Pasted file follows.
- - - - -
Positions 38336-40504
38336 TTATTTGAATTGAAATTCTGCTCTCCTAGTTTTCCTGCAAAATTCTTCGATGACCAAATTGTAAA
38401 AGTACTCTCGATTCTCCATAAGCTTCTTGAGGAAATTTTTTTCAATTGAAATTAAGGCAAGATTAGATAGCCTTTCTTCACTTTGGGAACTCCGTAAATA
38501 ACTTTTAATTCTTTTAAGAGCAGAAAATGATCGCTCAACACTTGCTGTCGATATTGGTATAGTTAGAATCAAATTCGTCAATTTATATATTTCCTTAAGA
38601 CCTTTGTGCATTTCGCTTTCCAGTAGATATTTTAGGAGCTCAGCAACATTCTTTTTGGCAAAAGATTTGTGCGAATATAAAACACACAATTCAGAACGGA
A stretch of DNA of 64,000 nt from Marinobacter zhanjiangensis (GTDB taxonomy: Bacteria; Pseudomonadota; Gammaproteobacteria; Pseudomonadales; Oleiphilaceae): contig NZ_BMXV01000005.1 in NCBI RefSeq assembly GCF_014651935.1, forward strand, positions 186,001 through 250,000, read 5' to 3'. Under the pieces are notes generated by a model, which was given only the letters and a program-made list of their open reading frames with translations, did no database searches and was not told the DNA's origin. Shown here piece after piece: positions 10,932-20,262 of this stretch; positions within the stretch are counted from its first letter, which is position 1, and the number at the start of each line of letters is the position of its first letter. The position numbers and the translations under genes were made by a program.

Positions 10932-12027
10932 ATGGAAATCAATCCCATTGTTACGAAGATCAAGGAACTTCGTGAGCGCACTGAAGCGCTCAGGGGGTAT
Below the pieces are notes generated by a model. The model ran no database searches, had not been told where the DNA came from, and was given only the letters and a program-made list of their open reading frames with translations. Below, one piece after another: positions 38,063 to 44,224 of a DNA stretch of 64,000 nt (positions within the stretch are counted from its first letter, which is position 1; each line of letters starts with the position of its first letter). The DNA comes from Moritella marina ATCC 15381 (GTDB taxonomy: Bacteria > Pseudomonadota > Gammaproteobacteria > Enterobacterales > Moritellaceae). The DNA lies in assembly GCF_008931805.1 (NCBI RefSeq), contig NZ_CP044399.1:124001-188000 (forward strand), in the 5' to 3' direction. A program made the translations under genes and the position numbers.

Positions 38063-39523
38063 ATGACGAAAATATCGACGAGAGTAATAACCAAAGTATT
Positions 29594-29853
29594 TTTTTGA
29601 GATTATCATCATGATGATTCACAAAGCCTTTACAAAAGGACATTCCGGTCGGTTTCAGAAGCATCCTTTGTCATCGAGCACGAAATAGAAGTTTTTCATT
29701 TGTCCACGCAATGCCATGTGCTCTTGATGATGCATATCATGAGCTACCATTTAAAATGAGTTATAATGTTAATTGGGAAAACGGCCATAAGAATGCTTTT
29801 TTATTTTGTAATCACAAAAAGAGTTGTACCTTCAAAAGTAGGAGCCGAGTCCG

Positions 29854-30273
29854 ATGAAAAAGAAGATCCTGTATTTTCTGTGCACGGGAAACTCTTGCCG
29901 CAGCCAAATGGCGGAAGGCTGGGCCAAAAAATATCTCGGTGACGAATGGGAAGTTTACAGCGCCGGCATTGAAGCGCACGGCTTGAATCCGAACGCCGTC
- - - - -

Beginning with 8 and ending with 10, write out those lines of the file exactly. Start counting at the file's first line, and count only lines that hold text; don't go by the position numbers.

10932 ATGGAAATCAATCCCATTGTTACGAAGATCAAGGAACTTCGTGAGCGCACTGAAGCGCTCAGGGGGTAT
Below the pieces are notes generated by a model. The model ran no database searches, had not been told where the DNA came from, and was given only the letters and a program-made list of their open reading frames with translations. Below, one piece after another: positions 38,063 to 44,224 of a DNA stretch of 64,000 nt (positions within the stretch are counted from its first letter, which is position 1; each line of letters starts with the position of its first letter). The DNA comes from Moritella marina ATCC 15381 (GTDB taxonomy: Bacteria > Pseudomonadota > Gammaproteobacteria > Enterobacterales > Moritellaceae). The DNA lies in assembly GCF_008931805.1 (NCBI RefSeq), contig NZ_CP044399.1:124001-188000 (forward strand), in the 5' to 3' direction. A program made the translations under genes and the position numbers.

Positions 38063-39523